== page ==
It’s been a great year … and a lousy one.
Pick your poison when it comes to college basketball 2012-13. If you’re a proponent, or fan, of the dynamic squad, the one that sets the tone for an entire season and has everyone else scrambling to stack up, this has been a rough few months for you.
If you prefer more of a wide-open approach, whereby you take a gander up and down the rankings and beyond, wondering if any team is a given to beat another, this has been as close to bliss as possible for you.
Think about, even as we head down the stretch drive, can any of us look at what we’ve seen and say with conviction what team is going to win it all? Or what teams will make the Final Four? Or even what ones will do some damage in the NCAA Tournament?
The proud basketball tradition had faded to a deep charcoal the past couple decades. Not exactly black because it hadn’t completely died, and remnants of a glorious past still remained around its North Philadelphia campus, but for far too long, when the words La Salle University and hoops were uttered in the same sentence, students and alums of the school weren’t exactly beaming and shouting out, “Yeah, that’s us. We’re the Explorers. Bring it on.”
Now, after a week unlike any other in the program’s history over the last 60-plus years, they just might.
In beating Atlantic Ten rivals Butler and Virginia Commonwealth last week, the Explorers knocked off ranked opponents in back-to-back games for the first time since 1952. In the interim, they won an NIT title (1952), an NCAA title (1954), finished runner-up in the NCAA tournament (1955), and have had four of the truly legendary college players of all time don their gold and blue: Tom Gola, Michael Brooks, Lionel Simmons and Kenny Durrett.
This was never going to be an encore performance met with raucous applause and rave reviews. With the headliners racing out the door even as the curtain closed, the most anyone could hope to witness was a reasonable facsimile put forth by a group of unproven understudies and fresh-faced newcomers.
Thus far, the effort has been shaky at best.
Welcome to the University of Kentucky men’s basketball 2012-13, the season after the Wildcats earned their eighth national championship.
Despite their youth, they entered the current campaign ranked third in the country – a byproduct of the program’s history, both recent and long-term, and the acknowledged talent that had joined coach John Calipari’s fold. Parade All-Americans Archie Goodwin, Alex Poythress and Nerlens Noel not only gave the UK faithful hope that the good times would continue to roll, but, apparently, they had the experts convinced of the same thing.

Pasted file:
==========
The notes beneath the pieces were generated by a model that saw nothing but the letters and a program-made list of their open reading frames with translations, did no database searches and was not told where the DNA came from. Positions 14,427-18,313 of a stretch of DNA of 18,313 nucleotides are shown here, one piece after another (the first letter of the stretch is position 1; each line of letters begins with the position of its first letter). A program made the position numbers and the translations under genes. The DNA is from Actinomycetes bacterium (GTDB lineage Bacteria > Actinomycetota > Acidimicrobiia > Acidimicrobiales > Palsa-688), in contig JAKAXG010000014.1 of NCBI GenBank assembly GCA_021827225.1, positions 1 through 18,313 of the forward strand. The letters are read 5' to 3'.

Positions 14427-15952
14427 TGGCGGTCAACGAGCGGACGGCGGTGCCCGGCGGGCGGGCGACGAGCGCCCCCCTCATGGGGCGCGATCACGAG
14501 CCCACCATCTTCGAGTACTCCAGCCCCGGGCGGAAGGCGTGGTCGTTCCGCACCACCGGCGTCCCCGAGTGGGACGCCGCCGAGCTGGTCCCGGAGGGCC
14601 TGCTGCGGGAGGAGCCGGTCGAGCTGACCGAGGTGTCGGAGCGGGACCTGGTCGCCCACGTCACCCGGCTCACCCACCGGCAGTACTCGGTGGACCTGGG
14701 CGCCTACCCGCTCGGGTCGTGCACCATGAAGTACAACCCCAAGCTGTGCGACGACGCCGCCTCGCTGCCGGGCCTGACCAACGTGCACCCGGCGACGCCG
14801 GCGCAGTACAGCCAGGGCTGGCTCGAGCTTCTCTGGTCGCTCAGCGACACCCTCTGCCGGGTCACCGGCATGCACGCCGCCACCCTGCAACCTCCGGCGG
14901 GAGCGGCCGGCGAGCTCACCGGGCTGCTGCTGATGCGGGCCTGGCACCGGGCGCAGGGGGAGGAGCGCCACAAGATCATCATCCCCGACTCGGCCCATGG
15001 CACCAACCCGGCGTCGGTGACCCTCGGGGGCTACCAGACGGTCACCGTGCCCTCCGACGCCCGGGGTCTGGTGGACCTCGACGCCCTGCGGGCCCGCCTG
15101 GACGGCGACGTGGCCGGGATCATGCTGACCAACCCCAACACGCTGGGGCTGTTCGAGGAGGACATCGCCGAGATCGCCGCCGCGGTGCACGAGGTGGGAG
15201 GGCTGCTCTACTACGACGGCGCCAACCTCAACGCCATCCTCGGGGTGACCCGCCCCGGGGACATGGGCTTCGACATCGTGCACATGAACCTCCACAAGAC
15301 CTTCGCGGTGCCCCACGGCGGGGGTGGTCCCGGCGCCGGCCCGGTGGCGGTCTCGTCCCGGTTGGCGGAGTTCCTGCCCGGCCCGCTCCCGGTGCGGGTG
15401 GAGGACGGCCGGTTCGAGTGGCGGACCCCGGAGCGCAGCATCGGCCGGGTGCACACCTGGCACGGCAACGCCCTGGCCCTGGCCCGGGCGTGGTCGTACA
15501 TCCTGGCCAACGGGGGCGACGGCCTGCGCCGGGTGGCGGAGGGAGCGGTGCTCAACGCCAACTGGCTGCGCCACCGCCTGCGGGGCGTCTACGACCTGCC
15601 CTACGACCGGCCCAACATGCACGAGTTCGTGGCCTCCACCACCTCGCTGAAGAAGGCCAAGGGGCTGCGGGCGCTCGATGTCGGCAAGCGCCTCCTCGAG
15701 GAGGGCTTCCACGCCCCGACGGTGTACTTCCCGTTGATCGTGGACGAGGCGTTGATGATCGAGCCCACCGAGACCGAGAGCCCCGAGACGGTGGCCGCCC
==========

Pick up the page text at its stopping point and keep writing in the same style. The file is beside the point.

Returning big man Kyle Wiltjer, the main link to last year’s 38-2 example of dominance, and North Carolina State transfer Ryan Harrow only strengthened those positions.
Blah, blah, blah … Blah, blah, blah …
Think about it, what more can you say after a weekend in which Syracuse knocked off No. 1 Saturday afternoon in Louisville and then got one-upped later that night in a mid-major classic for the ages, in which two mid-majors that really shouldn’t be considered mid-majors at this point showed once again why they shouldn’t be considered mid-majors at this point.
In short, “little guys,” you got the floor …
Butler, 16-2. If ever any doubts existed that something special was brewing with the Bulldogs under Brad Stevens, they should have been put to rest in front of a national-TV audience Saturday night. Of course, they should have been put to rest by back-to-back NCAA title-game appearances in 2010 and 2011, but that’s another story to beat BCS conference propaganda mongers over the head with at another date. A word of warning – Butler has a legit trap game tonight at overlooked La Salle before hosting giant-killer Temple on Saturday.
Sometimes being critical pays off, even if it’s just to have that “told you so” ammo stashed away in the back pocket, ready to whip out at a moment’s notice when truth catches up with blarney, or to avoid the feeling of crushing disappointment that comes at the same juncture as reality hits from being led astray.
In sports, heck, in all facets of life today, how can you be any other way … if you hope to maintain any modicum of sanity or any semblance of perspective?
Some words to the wise: Stop believing the hype. Whatever it is. Now.
Our latest uproar in the athletic realm may be among the most lame. From point shaving to performance-enhancing drugs, our BS cup has runneth over time and again. Yet, we keep going back for more in that ever-elusive, apparently never-ending hunt for pure glory, a true hero, some sort of salvation in a sports context. Who really knows why. But it continues with no end in sight.